Grianan of Aileach

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Name Grianan of Aileach County Donegal Nearest Town Letterkenny Access Road N13 More Virtual Tours Click for more About The Grianan of Aileach is a group of historic monuments in County Donegal built on the hill of Griann which is 244 metres high.

Most writers have identified the site as being the great royal fort of Aileach.
The main monument is that of an Iron Age stone fortress.

 
It is generally accepted to be the seat of the Kingdom of Aileach although the true capital is now believed to lie further to the east.

The kingdoms of Ulaidh and Kingdom of Oiralla were two subject kingdoms in the North under the general rule of Aileach.

Whatever its true status, the Griann was a historical centre of culture and politics during the rule of early Irish chieftains (circa.
800 -1200 B.C.
).

An Irish creation myth claims that this fortress was built by the great king Daghda of Tuatha de Dannan.

The grave of the king’s son Aeah was in the centre of the fortress, which had been built around it.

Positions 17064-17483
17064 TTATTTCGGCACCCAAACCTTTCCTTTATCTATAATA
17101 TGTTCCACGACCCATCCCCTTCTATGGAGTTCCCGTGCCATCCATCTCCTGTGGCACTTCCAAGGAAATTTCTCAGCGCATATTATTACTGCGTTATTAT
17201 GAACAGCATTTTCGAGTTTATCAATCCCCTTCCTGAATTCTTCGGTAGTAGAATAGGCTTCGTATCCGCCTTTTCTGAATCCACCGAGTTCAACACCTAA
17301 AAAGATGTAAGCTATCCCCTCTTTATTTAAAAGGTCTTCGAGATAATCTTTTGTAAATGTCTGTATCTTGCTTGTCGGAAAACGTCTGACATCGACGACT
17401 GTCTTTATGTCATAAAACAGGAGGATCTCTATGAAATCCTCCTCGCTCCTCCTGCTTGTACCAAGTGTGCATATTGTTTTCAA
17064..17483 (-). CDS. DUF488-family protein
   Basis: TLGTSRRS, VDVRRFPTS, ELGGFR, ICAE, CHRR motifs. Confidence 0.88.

Whether such a grave existed is unknown; there are no archaeological remains, although a nearby tumulus could be a grave marker.

By the 12th century, the Kingdom of Aileach had become embattled and lost a fair amount of territory to the invading Normans.

The fortress itself was destroyed by Murtaigh OBrien, King of Munster in 1101.

By around 1177, the Normans controlled large portions of lands once held by AileaLocated just outside at the village of Lisfannan, 27 kilometres east of Letterkenny in County Donegal, this was the site of a sixth century monastic settlement founded by St.
Mura, but nothing remains of that now.

The cross slab is quite large – 1. 6m tall x 1m wide – and has a large Latin cross carved on both sides.

The west face also has two figures with long hair.

Down one edge is one of Ireland’s few Greek inscriptions.